Robert Mueller
Federal Bureau of Investigation Director Robert Mueller testifies during a hearing before the House Judiciary Committee on Capitol Hill in Washington, D.C., June 13, 2013. Getty Images/ Alex Wong

The release of Special Counsel Robert Mueller's redacted report Thursday has prompted differing views from Republicans and Democrats, who weighed in whether Mueller should testify and the nature of Attorney General William Barr's press conference.

Key legislators took to Twitter to show their criticism as well as their support of Barr, who told reporters Thursday that he would not have a problem with Mueller testifying after the release of the report that focused on the Russian collusion in the 2016 presidential election.

But Barr has drawn criticism for his adamant stance that President Trump's did not obstruct justice, despite the special counsel's report finding 10 instances that might suggest obstruction. He has also been seen as an enthusiastic supporter of Trump's transparency in the investigation despite the president's unwillingness for an in-person interview and frequent postings on Twitter about a "witch hunt."

Senate Republicans seemed split on whether Mueller should testify before Congress.

Sen. Lindsey Graham of South Carolina, who is the chairman of the Senate Judiciary Committee and has become a recent notable Republican ally of President Trump, rejected the idea of Mueller testifying: "He's done his job. I'm not going to retry the case."

Sen. Roy Blunt of Missouri, who is a member of the Senate Intelligence Committee and GOP leadership, said he was "neutral on the question of whether Mueller should testify. The job of the special counsel is to report his findings to the attorney general. I'm neutral on whether he should come and talk about his findings or not. I think his decision not to become a media figure during the investigation itself was both extraordinary and I thought a good decision."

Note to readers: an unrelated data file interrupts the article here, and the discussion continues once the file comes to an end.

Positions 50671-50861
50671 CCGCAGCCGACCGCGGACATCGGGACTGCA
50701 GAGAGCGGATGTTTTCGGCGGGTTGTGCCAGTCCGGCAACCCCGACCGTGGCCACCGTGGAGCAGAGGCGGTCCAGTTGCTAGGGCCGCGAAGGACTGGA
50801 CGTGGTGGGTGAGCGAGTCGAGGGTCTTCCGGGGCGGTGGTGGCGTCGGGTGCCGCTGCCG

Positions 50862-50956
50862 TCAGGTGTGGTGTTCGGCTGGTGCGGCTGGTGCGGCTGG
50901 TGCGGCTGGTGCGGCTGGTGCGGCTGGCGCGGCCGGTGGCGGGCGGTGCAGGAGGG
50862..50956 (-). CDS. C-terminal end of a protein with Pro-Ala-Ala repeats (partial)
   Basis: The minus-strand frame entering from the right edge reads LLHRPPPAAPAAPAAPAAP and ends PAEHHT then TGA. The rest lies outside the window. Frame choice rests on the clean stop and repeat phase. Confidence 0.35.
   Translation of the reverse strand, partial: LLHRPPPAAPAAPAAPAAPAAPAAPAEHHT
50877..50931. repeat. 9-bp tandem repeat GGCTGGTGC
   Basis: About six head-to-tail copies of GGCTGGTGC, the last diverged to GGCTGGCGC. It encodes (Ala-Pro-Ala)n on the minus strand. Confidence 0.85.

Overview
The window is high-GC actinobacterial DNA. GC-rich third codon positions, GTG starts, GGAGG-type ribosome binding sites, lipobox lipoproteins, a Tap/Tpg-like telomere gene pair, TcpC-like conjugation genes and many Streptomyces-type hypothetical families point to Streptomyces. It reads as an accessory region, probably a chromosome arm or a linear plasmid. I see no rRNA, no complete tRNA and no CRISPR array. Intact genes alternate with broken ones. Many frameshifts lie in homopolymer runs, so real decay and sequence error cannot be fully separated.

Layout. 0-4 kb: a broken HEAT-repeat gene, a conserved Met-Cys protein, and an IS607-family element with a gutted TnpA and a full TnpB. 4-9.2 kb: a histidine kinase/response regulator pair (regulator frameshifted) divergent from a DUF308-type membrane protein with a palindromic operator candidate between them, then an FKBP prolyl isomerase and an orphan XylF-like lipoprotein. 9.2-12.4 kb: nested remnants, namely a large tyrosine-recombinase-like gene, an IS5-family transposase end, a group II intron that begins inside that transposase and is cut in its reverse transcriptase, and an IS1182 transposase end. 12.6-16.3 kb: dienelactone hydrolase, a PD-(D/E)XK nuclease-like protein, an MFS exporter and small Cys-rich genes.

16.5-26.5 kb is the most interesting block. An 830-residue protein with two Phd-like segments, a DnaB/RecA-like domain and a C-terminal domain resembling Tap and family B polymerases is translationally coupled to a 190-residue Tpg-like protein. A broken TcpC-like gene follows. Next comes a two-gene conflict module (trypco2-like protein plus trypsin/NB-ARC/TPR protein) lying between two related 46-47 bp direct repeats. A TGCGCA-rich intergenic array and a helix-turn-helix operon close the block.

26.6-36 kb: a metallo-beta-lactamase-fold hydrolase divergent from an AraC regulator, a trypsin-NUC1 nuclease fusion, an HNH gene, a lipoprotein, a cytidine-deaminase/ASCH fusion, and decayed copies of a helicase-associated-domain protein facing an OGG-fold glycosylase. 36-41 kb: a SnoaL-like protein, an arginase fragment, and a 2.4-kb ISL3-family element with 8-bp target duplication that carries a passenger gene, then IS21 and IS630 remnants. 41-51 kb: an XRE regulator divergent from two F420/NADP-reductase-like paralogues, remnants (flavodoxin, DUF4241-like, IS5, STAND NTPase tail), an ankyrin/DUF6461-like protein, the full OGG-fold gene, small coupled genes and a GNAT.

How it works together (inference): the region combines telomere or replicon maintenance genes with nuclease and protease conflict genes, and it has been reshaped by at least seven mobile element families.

Sen. Susan Collins of Maine, who is also a member of the Senate Intelligence Committee, and considered among the most moderate members of Congress, supported Mueller potentially testifying.

"I am also pleased that the Attorney General indicated that he did not have any objection to Mr. Mueller testifying before Congress. If Mr. Mueller were to testify, it could give the Congress and the American people another opportunity to better understand the facts and conclusions that he reached during his investigation," Collins said in a statement.

Unlike their Republican counterparts, Democrats were united and dismissive of Barr's handling of the special counsel's report, with three senators running for president in 2020 providing scathing rebukes about his press conference.

Sen. Kirsten Gillibrand of New York took to Twitter to express dismay about Barr's press conference, calling it "a farce" and "an embarrassing display of propaganda on behalf of President Trump."

Sen. Elizabeth Warren of Massachusetts described Barr's press conference as "a disgrace" as she viewed it as Barr acting as a "personal attorney and publicist for the President."

Sen. Kamala Harris of California, a member of the Senate Judiciary Committee, called Barr's press conference "a stunt, filled with political spin and propaganda" and asked for Mueller to testify.